Beneath its shiny, colorful surface, the eggplant harbors a plethora of health-building properties that may surprise people. A nightshade vegetable, eggplant has high antioxidant properties and contains potassium and vitamins C and B6, which are linked to a lower risk of mortality from heart disease. Eggplant contains a reasonable amount of the lesser-known vitamin K, which is essential for blood clotting, preventing calcification of the arteries and the elimination of dangerous plaque deposits that could clog the heart.
Eggplant contains significant amounts of the powerful free radical chlorogenic acid and can decrease LDL cholesterol levels. It has anti-microbial, anti-viral and anti-carcinogenic properties.
It also contains anthocyanins, red-blue flavonoid plant pigments bursting with antioxidants that can help lower blood pressure significantly. Lowered blood pressure can also lower the risk of stroke, heart attack, and blood clots.
Eggplant also has polyphenols, disease-fighting chemicals that help reduce inflammation and stress-related damage to the body. Polyphenols have been shown to help prevent tumor growth and stop the invasion and spread of cancer cells.
The vitamin A in eggplant helps control malignant cells in the lungs, prostate, breast, ovaries, bladder and skin. Nasunin, an anthocyanin in eggplant skin, is a strong antioxidant that protects brain cells from free-radical damage. It works to inhibit inflammation and increases blood flow to the brain, which helps prevent mental disorders related to age and memory.
Eggplant’s high fiber and magnesium content, combined with its low amount of soluble carbohydrates, makes it an ideal food for managing diabetes. No matter how you eat it, eggplant has numerous health benefits.
Dietary fiber is an important component of a healthy, balanced diet. It is essential for gastrointestinal health and regular bowel movements, and it stimulates the secretion of gastric juices that help in the absorption of nutrients. It helps gut health, the immune system, blood glucose and serum lipid levels.
Eggplant contains almost no fat, no cholesterol and very few calories, so adding eggplant to your diet is a great choice if you are trying to lose weight. The high fiber content also inhibits the release of ghrelin, a hormone that tells the brain that you are hungry again.
Phenolic compounds in eggplant have been linked to reduced signs of osteoporosis, stronger bones and increased bone mineral density. Eggplant also has significant amounts of iron, manganese and calcium, all of which are integral to maintaining strong bones.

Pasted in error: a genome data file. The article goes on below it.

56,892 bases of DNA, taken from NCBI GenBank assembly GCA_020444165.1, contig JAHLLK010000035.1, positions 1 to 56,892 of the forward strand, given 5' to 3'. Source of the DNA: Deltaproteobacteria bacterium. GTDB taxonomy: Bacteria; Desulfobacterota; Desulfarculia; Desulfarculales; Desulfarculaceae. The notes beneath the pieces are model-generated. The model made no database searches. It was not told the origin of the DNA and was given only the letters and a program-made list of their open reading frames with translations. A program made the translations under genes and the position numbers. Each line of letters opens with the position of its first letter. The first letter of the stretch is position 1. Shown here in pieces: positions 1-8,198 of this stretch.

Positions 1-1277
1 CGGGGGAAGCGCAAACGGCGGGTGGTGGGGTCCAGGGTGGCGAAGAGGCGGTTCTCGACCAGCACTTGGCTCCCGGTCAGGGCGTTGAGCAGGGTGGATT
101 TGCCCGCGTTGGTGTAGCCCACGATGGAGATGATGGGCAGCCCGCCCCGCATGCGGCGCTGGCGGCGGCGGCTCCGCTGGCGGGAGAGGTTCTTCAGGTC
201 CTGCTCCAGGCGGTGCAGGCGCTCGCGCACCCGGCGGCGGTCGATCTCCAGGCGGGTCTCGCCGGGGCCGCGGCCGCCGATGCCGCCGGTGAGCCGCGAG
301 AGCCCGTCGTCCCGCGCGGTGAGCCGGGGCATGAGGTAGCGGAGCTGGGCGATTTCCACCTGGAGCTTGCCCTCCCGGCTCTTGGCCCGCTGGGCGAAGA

Eggplant also has the highest concentration of nicotine of any vegetable, which isn’t that surprising since tobacco is also part of the nightshade family. The nicotine in eggplant has about the same effect on the body as caffeine. People with sensitivities to nightshade vegetables should avoid them, including eggplant.
Eggplant is not as bitter as it used to be, but you can salt it and let it stand for a few minutes and then rinse and pat dry to reduce any bitterness. It is more than 90 percent water, and 100 grams of raw eggplant has only 24 calories but 14 percent of daily fiber needs.
Raw Eggplant Salad
1 medium eggplant 1 celery rib 1/2 cup raw black olives 1/2 cup fresh basil 1/2 cup onion 1/2 cup red bell pepper 1/2 cup cherry tomatoes 3 Tbs. fresh lemon juice 3 Tbs. extra virgin olive oil 1 Tbs. raw honey 1 clove garlic 1/4 tsp. Himalayan salt pinch cayenne pepper
Chop the eggplant into bite-size pieces and halve the cherry tomatoes. Mince the celery, black olives, basil, onion and red pepper. Chop the garlic and combine with the lemon juice, olive oil, honey, salt and cayenne in a small mason jar and shake well into a smooth dressing. Toss with the vegetables and coat well. Enjoy.
Brenda Cobb is author of The Living Foods Lifestyle® and founder of The Living Foods Institute, an educational center and therapy spa in Atlanta that offers healthy lifestyle courses on nutrition, cleansing, healing, anti-aging, detoxification, relaxation and cleansing therapies. For more information, call 404-524-4488 or 1-800-844-9876, or visit LivingFoodsInstitute.com.